Student Networking for Organic and Sustainable Ag
12:30 – 1:30 p.m.  |  Yellow Room
All college students, from whatever school, are welcome to come and network at this meeting hosted by University of Wisconsin-Madison.

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Film Screenings

 

The Earthkeepers 15 min.

After moving to a small farm in Indiana, Ryan and Andrea become obsessed with compost. They leave promising academic careers behind to launch a composting business, and begin employing formerly incarcerated men. Their vision: to heal the planet, one bucket at a time. Crazy, no? Or maybe not…

http://www.mitchellteplitsky.com/earthkeepers.html

 

Future of Food: Is Kernza a Viable Wheat Replacement? 10 min.

Scientists in Minnesota and Kansas are developing a grain called Kernza, which, unlike most of our food crops, is a perennial plant with a whole host of environmental benefits. While it’s still far from hitting the market widely, food producers big and small are starting to get on board.  This report from PBS is part of the “Future of Food” series, supported by the Pulitzer Center.

https://youtu.be/Lh844qfcTAQ

 

Harvesting Liberty 15 min.

Industrial hemp is a crop that has the potential to lower the environmental impacts of textile production, empower small-scale farmers and create jobs in a wide variety of industries. Two non-profit groups, Fibershed and The Growing Warriors Project, are working to reintroduce industrial hemp into Kentucky—and eventually U.S. agriculture.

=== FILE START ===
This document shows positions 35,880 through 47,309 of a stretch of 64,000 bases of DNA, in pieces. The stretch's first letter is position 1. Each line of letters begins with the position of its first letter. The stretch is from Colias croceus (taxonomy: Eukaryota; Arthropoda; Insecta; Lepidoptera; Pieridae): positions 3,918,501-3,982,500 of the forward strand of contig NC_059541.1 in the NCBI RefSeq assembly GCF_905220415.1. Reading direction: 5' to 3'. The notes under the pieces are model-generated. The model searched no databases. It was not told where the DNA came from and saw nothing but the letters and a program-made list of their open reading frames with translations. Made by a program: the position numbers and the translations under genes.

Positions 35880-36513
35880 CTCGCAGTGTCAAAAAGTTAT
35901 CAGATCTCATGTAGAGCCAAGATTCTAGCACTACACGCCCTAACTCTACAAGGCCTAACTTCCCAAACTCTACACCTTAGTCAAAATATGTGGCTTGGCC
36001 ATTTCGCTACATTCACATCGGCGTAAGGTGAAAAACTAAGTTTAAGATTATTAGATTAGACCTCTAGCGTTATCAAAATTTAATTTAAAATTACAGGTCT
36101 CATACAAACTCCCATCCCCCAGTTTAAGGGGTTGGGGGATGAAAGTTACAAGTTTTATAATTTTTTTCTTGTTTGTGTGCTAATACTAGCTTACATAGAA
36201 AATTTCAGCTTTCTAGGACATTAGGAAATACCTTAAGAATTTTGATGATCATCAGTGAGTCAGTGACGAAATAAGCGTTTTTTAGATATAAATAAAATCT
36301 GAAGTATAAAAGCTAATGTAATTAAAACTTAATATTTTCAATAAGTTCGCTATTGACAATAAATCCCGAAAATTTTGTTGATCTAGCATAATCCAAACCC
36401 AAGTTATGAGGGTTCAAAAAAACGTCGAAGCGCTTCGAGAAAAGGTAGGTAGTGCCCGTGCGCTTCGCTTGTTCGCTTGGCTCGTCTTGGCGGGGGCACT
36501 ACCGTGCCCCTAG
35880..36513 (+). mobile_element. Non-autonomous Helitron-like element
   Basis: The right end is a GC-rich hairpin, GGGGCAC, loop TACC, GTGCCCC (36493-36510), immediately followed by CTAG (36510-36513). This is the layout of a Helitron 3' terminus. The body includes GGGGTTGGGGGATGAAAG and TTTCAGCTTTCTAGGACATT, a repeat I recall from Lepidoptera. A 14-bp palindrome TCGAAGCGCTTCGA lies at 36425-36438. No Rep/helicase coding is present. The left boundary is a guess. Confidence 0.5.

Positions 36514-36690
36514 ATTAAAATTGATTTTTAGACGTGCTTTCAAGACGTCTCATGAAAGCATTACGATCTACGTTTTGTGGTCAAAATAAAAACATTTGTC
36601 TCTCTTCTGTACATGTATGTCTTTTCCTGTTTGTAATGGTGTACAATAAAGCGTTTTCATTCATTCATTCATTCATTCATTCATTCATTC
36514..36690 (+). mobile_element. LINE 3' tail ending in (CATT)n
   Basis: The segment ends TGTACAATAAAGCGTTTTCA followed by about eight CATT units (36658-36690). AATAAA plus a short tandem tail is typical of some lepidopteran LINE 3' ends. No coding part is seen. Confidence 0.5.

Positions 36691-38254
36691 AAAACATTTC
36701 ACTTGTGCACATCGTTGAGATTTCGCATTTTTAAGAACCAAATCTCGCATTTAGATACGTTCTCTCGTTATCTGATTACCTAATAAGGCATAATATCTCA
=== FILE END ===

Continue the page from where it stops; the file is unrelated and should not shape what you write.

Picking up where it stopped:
https://youtu.be/AXFQrhQsCyw

 

Last Man Fishing 60 min.

LAST MAN FISHING is a cinematic look at the vastly changing seafood system through the lens of small-scale fishermen across the United States. Narrated by best-selling author Mark Bittman, the film explores the dichotomy between the industrial model and sustainable fishing methods that focus on conservation and quality. LAST MAN FISHING calls to question the ethics of the seafood industry and its impact on small-scale fishing across the United States.

http://www.lastmanfishing.com

 

Misunderstood: A Brief History of Hemp 15 min.

Natural. Misunderstood. Legal. This is the story of hemp in the United States. A forbidden fiber in the U.S. since 1970, hemp has taken the heat for almost five decades. Until the Farm Bill passed in December of 2018, hemp was federally illegal to grow for commercial purposes, making it risky for businesses to invest in a new crop that was incorrectly classified as a drug.

https://youtu.be/Xy3HFRj1GOM